Not much to add here, but Gene's made excellent points about the Independant party system. I'd be hard to unite the whole country, but if someone tried on '08, it would gradually get easier...

Gene

"Now, the latest poll shows Lieberman at 49 percent, Lamont at 38 percent and Schlesinger at 4 percent. But Poll Director Douglas Schwartz stresses that those numbers only scratch the surface of how voters really feel about this race.
"Lamont needs to be concerned because he has actually negative favorability right now statewide," said Quinnipiac Poll Director Douglas Schwartz. "He's popular among Democrats, but he's not doing well among Republicans and independents."


Wow! if Joe becomes Independent and defeats the very party that ousted him, that will be a serious blow to the DNC. The DNC failed to realize that one of Joe's greatest assets was his ability to unite the political adversaries on major issues. If Joe pulls this off, this could lead to other candidtes who have grown weary of the political game to leave their party to run as an Independent candidate.

BAWDYSCOT

Da Troot,

I agree with your general assessment of the Democrats, but I would also put forward the idea the Republicans have had enough time in control of things to have made a significant difference, but have failed miserably. They spend like the Democrats, they are just as culpable in our current political divide and in the President's case, have trampled all over the Constitiution and in the Congress' case given the President the green light for the trampling and our last line of defense, the Supreme Court, has and will continue to give Bush the big "ole" when it comes to the Constitution. Republicans and Democrats are NOT the answer. I keep saying this, but deadlock is the best alternative we have at the moment, at least until our political saviour can be found.

BAWDYSCOT

Gene,

We can only hope. Anything to take some wind out of the ruling parties sails will be the best for this great country. If nothing else maybe the Reps and Dems will take notice.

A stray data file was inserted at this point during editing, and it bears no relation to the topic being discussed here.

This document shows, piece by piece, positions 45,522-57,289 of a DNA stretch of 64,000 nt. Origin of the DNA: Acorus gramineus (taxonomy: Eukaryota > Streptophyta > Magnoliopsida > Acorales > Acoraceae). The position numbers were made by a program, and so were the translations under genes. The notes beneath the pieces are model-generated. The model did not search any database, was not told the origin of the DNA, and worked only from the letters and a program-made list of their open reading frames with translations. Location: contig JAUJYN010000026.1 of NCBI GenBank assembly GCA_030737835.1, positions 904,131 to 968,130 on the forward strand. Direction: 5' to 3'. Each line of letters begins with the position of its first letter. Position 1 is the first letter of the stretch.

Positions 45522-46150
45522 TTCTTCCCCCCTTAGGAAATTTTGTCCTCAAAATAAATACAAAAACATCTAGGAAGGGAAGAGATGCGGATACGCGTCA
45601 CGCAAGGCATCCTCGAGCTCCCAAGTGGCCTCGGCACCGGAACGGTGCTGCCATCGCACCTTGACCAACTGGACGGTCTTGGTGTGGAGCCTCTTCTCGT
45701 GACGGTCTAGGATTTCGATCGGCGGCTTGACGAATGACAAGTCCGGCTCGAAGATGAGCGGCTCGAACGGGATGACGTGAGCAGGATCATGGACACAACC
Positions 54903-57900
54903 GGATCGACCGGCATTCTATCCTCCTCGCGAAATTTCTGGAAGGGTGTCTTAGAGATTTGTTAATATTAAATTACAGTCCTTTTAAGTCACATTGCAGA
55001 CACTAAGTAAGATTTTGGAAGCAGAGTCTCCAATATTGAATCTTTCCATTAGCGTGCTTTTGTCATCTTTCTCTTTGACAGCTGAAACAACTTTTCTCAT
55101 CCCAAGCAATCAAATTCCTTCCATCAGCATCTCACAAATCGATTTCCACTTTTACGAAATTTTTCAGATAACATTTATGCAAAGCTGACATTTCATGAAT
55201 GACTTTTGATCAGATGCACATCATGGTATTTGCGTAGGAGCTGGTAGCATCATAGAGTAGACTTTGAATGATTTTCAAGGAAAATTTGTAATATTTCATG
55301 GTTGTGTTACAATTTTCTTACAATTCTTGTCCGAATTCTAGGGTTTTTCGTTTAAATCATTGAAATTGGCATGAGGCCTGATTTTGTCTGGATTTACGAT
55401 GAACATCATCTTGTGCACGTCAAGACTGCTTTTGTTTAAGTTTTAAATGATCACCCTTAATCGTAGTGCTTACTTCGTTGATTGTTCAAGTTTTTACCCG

John

Thanks, everyone, for keeping the blog up. School is busy right now.

John

Da Troot--


Are you really Ann Coulter?

http://news.yahoo.com/s/ucac/20060810/cm_ucac/bigfootscoopjacksondemocratsandothermyths

Sigh... its sooo easy to catch plagiarism with google...

Jeff

haha. good catch, john!

da trooth, you have any of your own ideas to add...or are you just going to cut and paste ideas from the internet?

BAWDYSCOT

Jeff,

It is so much easier to use someone else's words. I am sorry I answered him/her.

csm

I actually kinda enjoy reading Da Troot's postings and finding out who originally wrote it. Whoever is using that moniker has a history of doing this so we all should be ready for it whenver Da Troot posts.

Anyway, I think all the Joe Lieberman talk has been amusing, at best. Especially when Republicans foam at the mouth over the way Dems have treated him. This is amusing because Reps are doing the same think to Lincoln Chafee in Rhode Island (see http://www.washingtonpost.com/wp-dyn/content/article/2006/04/13/AR2006041301917.html) - Chafee isn't Republican enough so he is being challenged in the primary. If Reps were consistent they'd shut the hell up about Lieberman while they are doing the same thing to one of thier own incumbents.

Bev

"I keep saying this,"
(my point exactly)
"but deadlock is the best alternative we have at the moment..."
How sad.
"...at least until our political saviour can be found."
Please read what a mockery the GOP is making of the third party candidate in PA. Then check your encyclopedia to see how many times in our history a third party candidate has won. Then enjoy rooting for the Podunk Curleyques in the Superbowl this fall.

For the soothsayer:
May 2, 2006 - Quinnipiac
Lieberman 65%
Lamont 19%

fcc

Strom Thurmond, a write in candidate. How long did that old curmudgeon serve in Washington? Senator Harry Byrd Jr. of Virginia, left the Democratic Party and was re-elected as an independent. Senator James Buckley was elected while a member of the Conservative Party of New York. Numerous governors. NY Jets won Super bowl III and the US hockey teame knocked of the Soviets in 1980, oh and the '69 Mets.

I like how Joe responded:

"Backus said Lieberman ``is going to face a tremendous amount of pressure to drop out of this race.''
Lieberman promised he would resist that pressure. ``Yes, I'm a proud Democrat, but I'm more devoted to my state and my country than I am to my party,'' he said in the NBC interview."
"I'm fed up with all the partisanship in Washington that stops us from getting anything done.''

How refreshing and who couldn't support a man who values country over a poltical party. Bawdy, Gene, Da Troot and all other Independents, don't believe the hype that we can't break the death grip the two party system has on the nation. We need thinkers, not politcal robots who vote for an R or D (Listen to "THE WALL") Joe has the name, the prominence (former VP candidate)and the experience (18 years) that a third party would need to gain some prominience.
Joe